Bill Torpy at Large: In Dunwoody, State Farm plays corporate welfare game

In 2012, this newspaper took the time to document a rare event — a company passing up free public money.

State Farm was expanding in Dunwoody and the company was doing it on its own dime. Stop the presses!

But last month, the insurance giant and its site developer did an about-face on a followup project. This time they asked for a retroactive tax break for a tower almost finished. The $48.6 million in tax breaks they are seeking would help defer the costs of one office tower already standing and a couple more that exist only on sketch pads.

An exec from the development company told my colleague Mark Niesse the retroactive cash infusion would let them speed up construction of the next two buildings. City officials figure that greasing the skids might get the buildings up before the inevitable recession hits. The Dunwoody Development Authority could vote this month on the incentives, which would last for 17 years.

I admire the gumption of State Farm and its developer. Nothing ventured, nothing gained. It’s a bold request, one akin to calling State Farm after an auto accident to ask for a back-dated policy.

State Farm officials say the company campus, when completed, would employ 7,500. It’s attached to a MARTA rail station, near I-285 and in a valuable business location in metro Atlanta. You’d think companies would fight each other to get into a prime spot of real estate like this and would not have to be incentivized.

But you’d be wrong. In fact, companies are unembarrassable when it comes to asking to get a little extra off the top when it comes to not property taxes or getting a little something kicked back to them.

“We went from a Robin Hood strategy to just robbin’,” said Brent Lane, an economic strategist at the University of North Carolina. Governments set up these development authorities to cut deals and draw in business, he said, so that’s what they do — they cut deals. Politicians support the schemes because they like to appear at ribbon cuttings. Also, they worry potential businesses will skip to a neighboring towns if they don’t open up the coffers.

Originally, tax incentives or abatements on future property taxes were ways to get developers to build in areas where they normally wouldn’t, like on contaminated land or in run-down neighborhoods. Now, tax relief is baked into business plans. Even my bosses at Cox Enterprises used tax incentives to build and expand their headquarters in Sandy Springs.

I asked Professor Lane why folks get so upset when sports teams get millions for stadiums but there’s barely a peep when deep-pocketed corporations get tax money as a normal course of operations.

“People really don’t understand it; we are inured to such things,” he said. “It’s usually done in a way to obfuscate it in complexities. Or there’s an argument that if we don’t do it, someone else will.”

There’s an Us against Them mentality as governments vie for companies and try to steal each others’ prime corporate catches.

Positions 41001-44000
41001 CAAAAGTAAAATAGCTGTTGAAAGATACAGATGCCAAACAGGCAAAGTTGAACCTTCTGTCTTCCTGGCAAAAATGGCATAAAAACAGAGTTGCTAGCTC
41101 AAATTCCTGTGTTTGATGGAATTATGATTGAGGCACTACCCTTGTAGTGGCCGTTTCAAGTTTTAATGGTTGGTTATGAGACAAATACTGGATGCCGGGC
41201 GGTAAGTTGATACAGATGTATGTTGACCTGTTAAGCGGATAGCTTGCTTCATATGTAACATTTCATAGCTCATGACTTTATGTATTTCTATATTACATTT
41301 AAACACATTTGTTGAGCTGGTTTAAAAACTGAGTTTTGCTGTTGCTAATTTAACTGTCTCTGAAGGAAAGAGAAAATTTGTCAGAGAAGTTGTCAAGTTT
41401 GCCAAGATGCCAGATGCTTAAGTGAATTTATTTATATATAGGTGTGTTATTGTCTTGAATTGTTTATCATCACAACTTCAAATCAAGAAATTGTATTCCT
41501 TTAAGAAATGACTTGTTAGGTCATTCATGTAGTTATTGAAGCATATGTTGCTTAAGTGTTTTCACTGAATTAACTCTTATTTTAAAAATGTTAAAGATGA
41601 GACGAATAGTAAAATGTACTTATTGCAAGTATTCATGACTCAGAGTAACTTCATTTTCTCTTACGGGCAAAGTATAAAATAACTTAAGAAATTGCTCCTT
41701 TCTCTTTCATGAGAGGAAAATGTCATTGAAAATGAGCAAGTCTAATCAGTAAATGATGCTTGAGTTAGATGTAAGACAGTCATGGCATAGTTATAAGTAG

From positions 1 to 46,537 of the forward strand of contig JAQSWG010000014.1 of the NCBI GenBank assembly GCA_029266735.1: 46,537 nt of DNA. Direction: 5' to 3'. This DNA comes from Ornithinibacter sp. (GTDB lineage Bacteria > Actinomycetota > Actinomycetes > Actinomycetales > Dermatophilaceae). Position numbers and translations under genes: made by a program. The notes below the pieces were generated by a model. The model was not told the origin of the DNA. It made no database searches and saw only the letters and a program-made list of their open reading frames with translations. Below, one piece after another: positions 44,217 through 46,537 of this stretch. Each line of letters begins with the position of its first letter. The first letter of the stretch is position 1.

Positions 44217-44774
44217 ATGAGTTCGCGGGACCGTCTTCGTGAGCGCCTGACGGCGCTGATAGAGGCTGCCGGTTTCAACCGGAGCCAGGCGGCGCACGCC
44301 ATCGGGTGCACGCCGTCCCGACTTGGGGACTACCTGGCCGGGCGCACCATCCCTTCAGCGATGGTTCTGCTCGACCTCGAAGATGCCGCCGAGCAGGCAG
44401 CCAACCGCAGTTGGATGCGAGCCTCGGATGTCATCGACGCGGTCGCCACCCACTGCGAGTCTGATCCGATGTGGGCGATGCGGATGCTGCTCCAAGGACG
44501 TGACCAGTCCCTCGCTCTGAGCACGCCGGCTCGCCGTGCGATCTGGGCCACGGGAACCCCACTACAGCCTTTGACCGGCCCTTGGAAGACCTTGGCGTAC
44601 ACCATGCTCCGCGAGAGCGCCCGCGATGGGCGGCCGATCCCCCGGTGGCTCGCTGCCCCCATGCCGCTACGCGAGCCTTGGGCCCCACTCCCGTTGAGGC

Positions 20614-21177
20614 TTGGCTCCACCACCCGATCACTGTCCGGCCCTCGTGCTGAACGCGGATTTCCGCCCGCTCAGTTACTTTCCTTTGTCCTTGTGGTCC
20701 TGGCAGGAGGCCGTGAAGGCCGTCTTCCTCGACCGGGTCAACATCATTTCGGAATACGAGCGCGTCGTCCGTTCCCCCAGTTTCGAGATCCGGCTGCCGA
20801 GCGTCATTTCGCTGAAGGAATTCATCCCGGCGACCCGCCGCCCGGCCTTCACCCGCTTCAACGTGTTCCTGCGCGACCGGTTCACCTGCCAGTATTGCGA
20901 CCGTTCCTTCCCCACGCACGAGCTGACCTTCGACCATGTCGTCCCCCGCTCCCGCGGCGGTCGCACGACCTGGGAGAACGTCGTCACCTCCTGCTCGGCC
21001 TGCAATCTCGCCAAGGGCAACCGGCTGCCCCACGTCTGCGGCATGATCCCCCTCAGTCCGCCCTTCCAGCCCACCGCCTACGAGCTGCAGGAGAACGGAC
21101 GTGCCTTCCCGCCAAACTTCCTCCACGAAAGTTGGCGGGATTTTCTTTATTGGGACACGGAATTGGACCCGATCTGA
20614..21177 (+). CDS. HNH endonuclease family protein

Everyone is doing it, pols and business types contend. They call it being at a “competitive disadvantage,” if they don’t. It’s like being one of the Major League Baseball players not juicing back in the 1990s when Mark McGuire and Sammy Sosa dented outfield walls with Herculean shots.

Across the street from the State Farm building, and also adjacent to the prime MARTA stop, would be an office tower planned by a company called Transwestern, which appears to be a speculative project, meaning the building is not designed for one specific tenant. But Transwestern is seeking $14.5 million in tax incentives, according to a report in the Reporter Newspapers, which covered the development meeting.

Why do they need a break? Well, across I-285 in Brookhaven is Perimeter Summit, a similar project being aided by a $6.3 million tax break. The Transwestern exec told the Dunwoody development guys the company needed the “edge” to compete.

The funny thing about that is Brookhaven didn’t even know it was giving away some of its future taxes because DeKalb’s development board inked the deal that cut taxes to the city, as well as DeKalb’s schools and the county government.

“How does something like this happen?” asked an exasperated Rebecca Chase Williams, Brookhaven’s mayor at the time.

Good question, so I called Williams, who remains conflicted on the issue.

“Intrinsically, I’m against giving taxpayer money to developers,” she said. “If they say, ‘We can’t build it without the break, then what the heck are they building it for?”

Another good question.

But then she answered herself: The system is set up to play cities and counties — states for that matter — against each other. If you don’t play the game, you fall behind.

Former DeKalb Commissioner Elaine Boyer used to call it “corporate welfare” — at least for projects she didn’t like.

Commissioner Boyer ended up going to prison for siphoning off public money. But it doesn’t mean she wasn’t wrong when it comes to giveaways.

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